Risk:  The largest risk in entertaining this approach is that it opens the U.S. to the risk of an economic catastrophe if the approach fails.  This risk would likely be unpalatable to the U.S. public and would have to be crafted carefully.  Additionally, under the current administration, a trade deal similar to this could be difficult due to the ongoing rhetoric coming from the White House.  Finally, this approach risks leaving long-time U.S. Allies no way to dispute their claims in the SCS.

Gain:  This agreement gains the lessened risk of a conflict between the U.S. and the PRC and also has the potential for large economic growth for both sides.  A mutually beneficial trade agreement between two of the largest economies in the world has the potential to remove the risk of conflict and simultaneously improve quality of life domestically.

Option #2:  The U.S. can use its trade power to balance PRC influence in the region through encouraging the Association of Southeast Asian Nations (ASEAN) to trade as a bloc.  This is essentially an Asian version of the European Union which can build multilateral trade agreements and also leverage economic sanctions to assert power in the region.  Building ASEAN to be able to handle this would require a more inclusive membership of some of the more powerful Asian countries, Japan, and the Republic of Korea among them.  This effort would require a radical overhaul of the ASEAN bloc but would benefit much smaller countries as they try to address the influence of the PRC.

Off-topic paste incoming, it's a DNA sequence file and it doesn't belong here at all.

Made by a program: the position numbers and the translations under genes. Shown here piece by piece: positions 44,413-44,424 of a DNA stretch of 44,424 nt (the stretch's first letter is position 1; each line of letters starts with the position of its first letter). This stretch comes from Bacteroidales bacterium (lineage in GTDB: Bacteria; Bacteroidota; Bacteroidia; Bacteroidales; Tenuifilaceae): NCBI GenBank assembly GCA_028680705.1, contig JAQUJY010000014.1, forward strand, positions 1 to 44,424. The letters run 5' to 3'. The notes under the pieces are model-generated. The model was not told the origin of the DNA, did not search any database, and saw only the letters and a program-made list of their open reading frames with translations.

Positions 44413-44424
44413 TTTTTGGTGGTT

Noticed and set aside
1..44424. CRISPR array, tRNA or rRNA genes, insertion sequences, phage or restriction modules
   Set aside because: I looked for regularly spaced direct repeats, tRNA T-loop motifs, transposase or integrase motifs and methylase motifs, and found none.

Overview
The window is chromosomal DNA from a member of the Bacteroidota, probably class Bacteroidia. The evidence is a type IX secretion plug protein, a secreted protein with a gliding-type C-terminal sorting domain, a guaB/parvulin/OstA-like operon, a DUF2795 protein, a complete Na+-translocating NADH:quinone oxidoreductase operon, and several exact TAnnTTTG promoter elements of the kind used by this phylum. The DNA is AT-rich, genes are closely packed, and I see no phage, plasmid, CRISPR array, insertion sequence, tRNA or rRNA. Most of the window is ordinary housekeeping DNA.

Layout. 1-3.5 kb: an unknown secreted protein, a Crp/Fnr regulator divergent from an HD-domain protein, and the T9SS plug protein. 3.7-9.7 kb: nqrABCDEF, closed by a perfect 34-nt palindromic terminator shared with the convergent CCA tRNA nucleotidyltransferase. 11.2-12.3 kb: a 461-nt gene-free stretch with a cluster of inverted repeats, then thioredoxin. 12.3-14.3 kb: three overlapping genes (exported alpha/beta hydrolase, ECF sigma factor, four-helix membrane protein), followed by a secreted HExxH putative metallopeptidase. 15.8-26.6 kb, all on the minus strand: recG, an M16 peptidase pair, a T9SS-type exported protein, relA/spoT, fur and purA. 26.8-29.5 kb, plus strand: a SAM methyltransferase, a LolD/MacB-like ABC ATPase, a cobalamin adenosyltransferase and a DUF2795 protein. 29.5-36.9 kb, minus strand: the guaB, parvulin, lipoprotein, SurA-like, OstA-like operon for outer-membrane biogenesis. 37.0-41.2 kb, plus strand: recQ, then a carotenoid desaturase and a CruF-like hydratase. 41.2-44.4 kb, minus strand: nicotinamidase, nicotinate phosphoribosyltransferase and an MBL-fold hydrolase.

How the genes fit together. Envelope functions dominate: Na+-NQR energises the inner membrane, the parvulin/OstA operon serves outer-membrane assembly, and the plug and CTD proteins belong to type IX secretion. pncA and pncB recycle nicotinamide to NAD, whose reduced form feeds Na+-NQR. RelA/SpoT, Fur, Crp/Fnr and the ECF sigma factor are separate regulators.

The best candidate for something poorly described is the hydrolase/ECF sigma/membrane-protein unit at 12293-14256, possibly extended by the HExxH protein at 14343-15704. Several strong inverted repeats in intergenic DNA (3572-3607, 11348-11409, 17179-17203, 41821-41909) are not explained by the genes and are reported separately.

Risk:  The U.S., particularly under the current administration, is not a proponent of supranational organizations.  In order for Option #2 to work the U.S. must have a stake in the game.  Additionally, the U.S. risks losing influence in the region to the newly formed ASEAN economic power.  There is the possibility that the newly formed ASEAN could forge close ties with the PRC and other trading partners and leave the U.S. out.  Finally, the SCS is fraught with competing claims not only between the PRC and ASEAN members, but among ASEAN members themselves.  Those conflicts must be worked out before the ASEAN bloc could effectively manage the PRC.

Gain:  This option allows the U.S. to leverage the comparative power of an ASEAN bloc of mostly friendly countries to impose sanctions on the PRC on its behalf.  In this way the U.S. is pushing regional allies take care of their own backyard while still maintaining influence in the region.  The U.S. also benefits as it is able to trade effectively with a large number of Asian countries without entering into a free trade agreement like the TPP.

Other Comments:  None.

Recommendation:  None.


[1]  Garnett, J. (2010). The Causes of War and the Conditions of Peace, in John Baylis et al, Strategy in the Contemporary World: An Introduction to Strategic Studies’ (3rd Edition OUP 2010), (pp. 19–42). Oxford, UK: Oxford University Press; 3rd Edition

[2]  Panetta, L. E., & Obama, B. (2012). Sustaining U.S. global leadership: priorities for 21st century defense. (pp. 2). Washington, D.C.: Dept. of Defense.

[3]  Cashman, G. & Robinson L. (2007). An Introduction to the Causes of War. Patterns of Interstate Conflict from World War I to Iraq. (pp. 1–25). Lanham, MD: Rowman & Littlefield Publishers Inc

[4]  Alter, K, & Steinberg, D. (2007). The Theory and Reality of the European Coal and Steel Community.  Buffet Center for International and Comparative Studies, working paper No. 07-001